Quibbles/Complaints? Yeah...there's a few. There's no perfect car.....I haven't seen one yet. First, even though it helps the MPG in stop-and-go driving, I could live without the start/stop system at idle. It probably adds needless complexity and wear on the starter and transmission....though Buick has a long 6/70 drivetrain warranty to take care of that (same as Lexus/Lincoln/Cadillac/Acura/Infiniti). The system cannot be switched off, though, with experimentation, I have found a few ways to minimize or override it. Second, unlike my Verano, I have to choose, in the video-screen, between the climate-control and radio/audio functions.....in the Verano, ALL of the climate functions were below the screen, in buttons....I used the screen only for the audio, so both were instantly available on sight. In the Lacrosse, no matter how you set the system up with the SETTINGS function, there is some switching back and forth needed between audio and climate functions on the screen, though some of the steering-wheel and dash buttons help. Third, the power-mirror control-****, in my Verano, stayed in the position I would leave it....the dual-button control, in the Lacrosse, remains set on the left/right side mirror (with a small orange light-indicator) for about a minute, then reverts back to neutral...you have to keep re-pressing the button every time you want to pick the left or right mirror. (I would have liked the automatic reverse-tilt-down feature for the mirrors, but that only comes with the memory-seats, which are not in the Preferred trim-level I picked). Still, to get that feature, I would have been stuck with other features on the higher trim-levels I did NOT want......so I probably made the right move. Fourth, I'm not wild about the electronic Fuss-O-Matic shifter, though it does have a nice click-click feel/motion, I'm getting used to it, and most of the time, I only use three basic positions.....D, R, and P. (P is a button on the shifter, not an actual position, and it will automatically go into P when you get out if you don't do it manually).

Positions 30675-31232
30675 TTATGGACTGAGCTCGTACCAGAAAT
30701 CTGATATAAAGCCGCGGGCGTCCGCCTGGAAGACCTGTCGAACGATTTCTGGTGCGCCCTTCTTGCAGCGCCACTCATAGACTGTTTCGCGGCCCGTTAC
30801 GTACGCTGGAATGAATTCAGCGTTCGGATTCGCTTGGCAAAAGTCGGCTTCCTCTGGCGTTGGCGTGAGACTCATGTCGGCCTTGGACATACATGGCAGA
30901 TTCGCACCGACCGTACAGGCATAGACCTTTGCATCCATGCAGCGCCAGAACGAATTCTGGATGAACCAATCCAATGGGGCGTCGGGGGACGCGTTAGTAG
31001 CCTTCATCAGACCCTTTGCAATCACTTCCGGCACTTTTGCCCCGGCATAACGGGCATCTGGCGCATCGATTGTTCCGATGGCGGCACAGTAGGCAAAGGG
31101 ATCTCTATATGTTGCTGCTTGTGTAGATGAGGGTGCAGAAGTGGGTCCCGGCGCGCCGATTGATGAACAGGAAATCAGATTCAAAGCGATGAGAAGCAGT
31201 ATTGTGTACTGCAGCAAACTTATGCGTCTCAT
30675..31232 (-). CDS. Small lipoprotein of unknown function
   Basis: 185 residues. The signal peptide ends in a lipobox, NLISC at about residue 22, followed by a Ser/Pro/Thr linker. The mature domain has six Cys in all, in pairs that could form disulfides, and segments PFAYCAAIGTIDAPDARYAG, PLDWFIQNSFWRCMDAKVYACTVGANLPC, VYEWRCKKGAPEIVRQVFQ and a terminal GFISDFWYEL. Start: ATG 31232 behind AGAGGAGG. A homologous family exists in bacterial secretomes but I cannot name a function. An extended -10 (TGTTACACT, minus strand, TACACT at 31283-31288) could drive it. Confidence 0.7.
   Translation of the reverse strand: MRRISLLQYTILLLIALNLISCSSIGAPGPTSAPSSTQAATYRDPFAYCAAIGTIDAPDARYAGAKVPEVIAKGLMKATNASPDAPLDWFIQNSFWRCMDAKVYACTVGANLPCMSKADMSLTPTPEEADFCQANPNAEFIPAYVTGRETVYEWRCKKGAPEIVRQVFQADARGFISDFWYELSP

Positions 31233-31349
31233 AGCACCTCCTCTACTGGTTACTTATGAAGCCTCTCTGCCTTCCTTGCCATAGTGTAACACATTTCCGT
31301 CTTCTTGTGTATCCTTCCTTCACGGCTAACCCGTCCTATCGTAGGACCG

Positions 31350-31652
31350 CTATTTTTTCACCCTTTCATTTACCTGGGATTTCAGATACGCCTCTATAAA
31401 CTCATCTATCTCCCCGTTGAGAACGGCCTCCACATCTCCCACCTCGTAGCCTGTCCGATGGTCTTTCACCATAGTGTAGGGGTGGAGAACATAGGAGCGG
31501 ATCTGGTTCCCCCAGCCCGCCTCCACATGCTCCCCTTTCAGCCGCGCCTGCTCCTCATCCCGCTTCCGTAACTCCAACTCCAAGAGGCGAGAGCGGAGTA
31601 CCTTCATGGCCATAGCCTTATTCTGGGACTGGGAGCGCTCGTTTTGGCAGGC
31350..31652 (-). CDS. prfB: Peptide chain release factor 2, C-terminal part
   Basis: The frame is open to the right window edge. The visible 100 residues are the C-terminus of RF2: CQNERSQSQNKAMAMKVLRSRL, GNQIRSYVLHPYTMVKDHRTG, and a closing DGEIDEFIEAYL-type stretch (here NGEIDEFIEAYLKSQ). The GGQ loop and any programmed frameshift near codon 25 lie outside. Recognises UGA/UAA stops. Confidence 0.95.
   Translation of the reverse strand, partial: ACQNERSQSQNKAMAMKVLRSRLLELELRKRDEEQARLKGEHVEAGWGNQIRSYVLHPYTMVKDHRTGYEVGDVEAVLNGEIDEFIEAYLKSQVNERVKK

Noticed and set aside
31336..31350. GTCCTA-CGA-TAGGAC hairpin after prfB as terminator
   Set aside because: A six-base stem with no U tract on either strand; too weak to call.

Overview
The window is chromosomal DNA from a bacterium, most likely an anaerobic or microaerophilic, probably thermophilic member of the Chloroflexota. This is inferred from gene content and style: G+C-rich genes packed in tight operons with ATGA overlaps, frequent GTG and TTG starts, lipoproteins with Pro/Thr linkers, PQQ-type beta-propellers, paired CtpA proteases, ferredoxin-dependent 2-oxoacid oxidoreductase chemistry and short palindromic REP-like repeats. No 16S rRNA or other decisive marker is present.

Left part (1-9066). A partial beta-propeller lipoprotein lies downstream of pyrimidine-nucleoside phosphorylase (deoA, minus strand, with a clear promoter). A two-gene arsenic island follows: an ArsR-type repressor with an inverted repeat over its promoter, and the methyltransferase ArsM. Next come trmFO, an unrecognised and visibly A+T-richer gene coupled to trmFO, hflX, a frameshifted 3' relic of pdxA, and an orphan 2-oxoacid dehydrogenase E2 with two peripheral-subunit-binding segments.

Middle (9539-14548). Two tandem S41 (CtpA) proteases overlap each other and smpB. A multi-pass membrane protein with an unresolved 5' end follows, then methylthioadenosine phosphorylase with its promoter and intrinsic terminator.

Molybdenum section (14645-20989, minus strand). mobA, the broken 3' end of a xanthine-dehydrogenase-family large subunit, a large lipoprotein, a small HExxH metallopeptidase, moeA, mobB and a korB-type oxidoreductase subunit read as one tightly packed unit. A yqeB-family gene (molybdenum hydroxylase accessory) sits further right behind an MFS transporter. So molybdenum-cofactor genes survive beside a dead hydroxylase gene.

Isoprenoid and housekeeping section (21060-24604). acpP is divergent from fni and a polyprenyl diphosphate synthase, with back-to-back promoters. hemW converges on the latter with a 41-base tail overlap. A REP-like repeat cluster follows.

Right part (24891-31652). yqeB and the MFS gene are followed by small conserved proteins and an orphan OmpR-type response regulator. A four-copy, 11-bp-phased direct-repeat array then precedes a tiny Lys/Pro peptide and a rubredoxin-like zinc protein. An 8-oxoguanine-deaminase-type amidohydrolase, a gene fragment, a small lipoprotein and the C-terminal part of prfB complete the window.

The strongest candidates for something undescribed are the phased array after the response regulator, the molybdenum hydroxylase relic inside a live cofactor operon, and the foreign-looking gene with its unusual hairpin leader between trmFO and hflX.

So, all in all, I'm really glad to have this car......cars like this are soon going to be an endangered species, at least in the U.S. All of GM's big sedans.........the Lacrosse, Impala, XTS, and CT6 may soon be on the chopping-block, as relatively few people like me still appreciate or want them any more. I wouldn't be surprised to see Ford go the same route with the Continental, MKZ, and Taurus....though the Lexus ES350 still seems to be sellng well.